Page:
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Re: Does "illogical" exist?

Postby Obvious Leo on December 23rd, 2012, 9:56 pm 

Nobody seems to be talking about logic except Whut. Logic has rules as rigid as those of mathematics but the breaches can be difficult to spot. There are two components to a logical statement, these being a premise and a conclusion. For example All dogs have two eyes. Rover is a dog. Therefore Rover has two eyes. This is a logical statement based on a false premise and is therefore false. Many issues in the public debate are infested with such statements and they can be difficult to spot. Now try this. All dogs have two eyes. Rover has two eyes. Therefore Rover is a dog. This is simply an illogical statement. Such statements are also commonplace in the public debate and are usually easy to spot.

But only if you're looking for them.

Regards Leo
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Re: Does "illogical" exist?

Postby BadgerJelly on December 24th, 2012, 2:12 am 

Exactly! So logic is illogical. It is presumptuous to consider there are ANY rigid rules.

Logic is a tool to express meaning from apparent chaos because we are pattern searchers. Logic is not absolute and many things that seem logical can quite easily be illusions of the senses.

We make the axioms so we are gods of an environment we have limited perceptual contact with. Logic is only correct if you are a god ... which may or may not be the case.

We are constantly trying to make firm ground to stand on without knowing whether it is moving or not. This is why it is a mistake to believe in Logic as an absolute. It is an absolute tool just as language is an absolute tool. Can we better understand these tools though by use of them or by use of other tools? To put it another way can we better understand what heat is through experience of cold or more heat? If you touch an ice cube is it cold or is there an energy transfer that makes the ice cube seem cold? Is heat motion and cold lack of motion?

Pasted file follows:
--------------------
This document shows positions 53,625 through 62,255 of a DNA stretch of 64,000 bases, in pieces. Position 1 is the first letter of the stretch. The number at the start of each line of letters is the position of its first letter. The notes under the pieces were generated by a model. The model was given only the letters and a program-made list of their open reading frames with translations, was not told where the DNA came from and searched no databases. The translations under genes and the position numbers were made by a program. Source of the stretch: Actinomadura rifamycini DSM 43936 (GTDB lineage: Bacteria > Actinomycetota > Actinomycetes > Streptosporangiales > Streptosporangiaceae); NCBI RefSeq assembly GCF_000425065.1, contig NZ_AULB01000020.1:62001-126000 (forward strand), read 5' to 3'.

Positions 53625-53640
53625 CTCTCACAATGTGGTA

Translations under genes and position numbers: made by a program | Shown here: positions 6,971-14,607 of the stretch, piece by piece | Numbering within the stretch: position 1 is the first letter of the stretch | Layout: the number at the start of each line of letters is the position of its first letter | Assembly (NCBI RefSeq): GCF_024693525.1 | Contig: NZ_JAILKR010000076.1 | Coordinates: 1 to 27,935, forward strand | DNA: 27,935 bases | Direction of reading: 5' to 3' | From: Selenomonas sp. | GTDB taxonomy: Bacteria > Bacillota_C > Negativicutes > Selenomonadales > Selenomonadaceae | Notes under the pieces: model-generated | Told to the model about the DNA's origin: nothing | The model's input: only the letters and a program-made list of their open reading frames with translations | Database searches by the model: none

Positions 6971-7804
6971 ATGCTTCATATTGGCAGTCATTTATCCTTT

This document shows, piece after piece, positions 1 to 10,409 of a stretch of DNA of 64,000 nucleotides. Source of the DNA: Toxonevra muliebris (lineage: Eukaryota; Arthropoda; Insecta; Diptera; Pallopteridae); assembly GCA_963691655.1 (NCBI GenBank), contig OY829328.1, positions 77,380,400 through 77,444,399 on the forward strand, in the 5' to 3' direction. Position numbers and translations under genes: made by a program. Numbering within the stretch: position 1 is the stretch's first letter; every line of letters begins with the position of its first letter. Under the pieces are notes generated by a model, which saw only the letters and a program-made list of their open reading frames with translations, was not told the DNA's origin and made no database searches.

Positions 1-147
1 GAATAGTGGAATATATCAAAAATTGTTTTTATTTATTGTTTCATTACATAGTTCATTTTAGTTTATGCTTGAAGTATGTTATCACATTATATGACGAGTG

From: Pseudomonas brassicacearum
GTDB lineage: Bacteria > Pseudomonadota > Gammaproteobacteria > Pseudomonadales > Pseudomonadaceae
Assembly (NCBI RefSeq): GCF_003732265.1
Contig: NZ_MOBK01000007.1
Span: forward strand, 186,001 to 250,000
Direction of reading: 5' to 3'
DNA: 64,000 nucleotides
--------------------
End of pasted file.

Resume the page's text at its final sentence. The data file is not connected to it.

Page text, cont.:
What we feel is emotional and not always actually close to the truth of our perceptions. We all know that an ice cube feels cold but we also know why we have this perception. Do you know in the same respect why you consider something to be logical as opposed to logical and what this actually tells us about anything?

If a puzzle only has one way of fitting together how do we know this? Logic is a tool of mathematics and to relate it to language and actual reality has been very useful for our comprehension but it is not absolute in any way we can be sure of at all. Logic is an imagining and yet imagining are not always considered logical ... can you explain that?
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Re: Does "illogical" exist?

Postby Obvious Leo on December 24th, 2012, 7:19 am 

Badger we are not on common ground yet there is common ground between us. My contention is that all knowledge is accesible to reason. You may correct me if I'm wrong but my impression is that you seek mystery. When I see mystery I see a question to be answered so that the mystery can be dispelled.

I can never cast off all of the mysteries which my life's experiences have delivered to my senses but I have figured out a technique for making my confusion compatible with my sanity. I worked out that the best approach was to have a bit of a think about it. For this I need a clear mind. Clear thinking is impossible without some rules. The first rule is never believe what some other prick has told you if it doesn't make sense. It doesn't matter who he is or what credentials he can show you to attest to his scholarly worth. Stand him up and make him explain himself. If he can't do it then he's full of shit. This is what I mean by logic. It is not a game of mental wanking. It is the definition of understanding.

Do not underestimate common sense and do not overlook the bloody obvious. These are the criteria by which we live our life's journey so to leave them out of an explanation for it is simply fucking stupid.

Regards Leo

P.S My apologies for the coarse language but that's the way it came out. I actually do feel this stuff.
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Re: Does "illogical" exist?

Postby BadgerJelly on December 24th, 2012, 11:25 am 

Badger we are not on common ground yet there is common ground between us.


Well put :)

Everything is a mystery. I seek to be enjoyed by the awe of existence and I "succeed" (so to speak) in enjoying myself. I am a happy soul and I want to share it. If people took me seriously I would be worried and shut my mouth because only folly follows followers in my experience.

I have found personally that if I want to understand something better its of great use to stop trying to understand and then understanding comes calling without asking.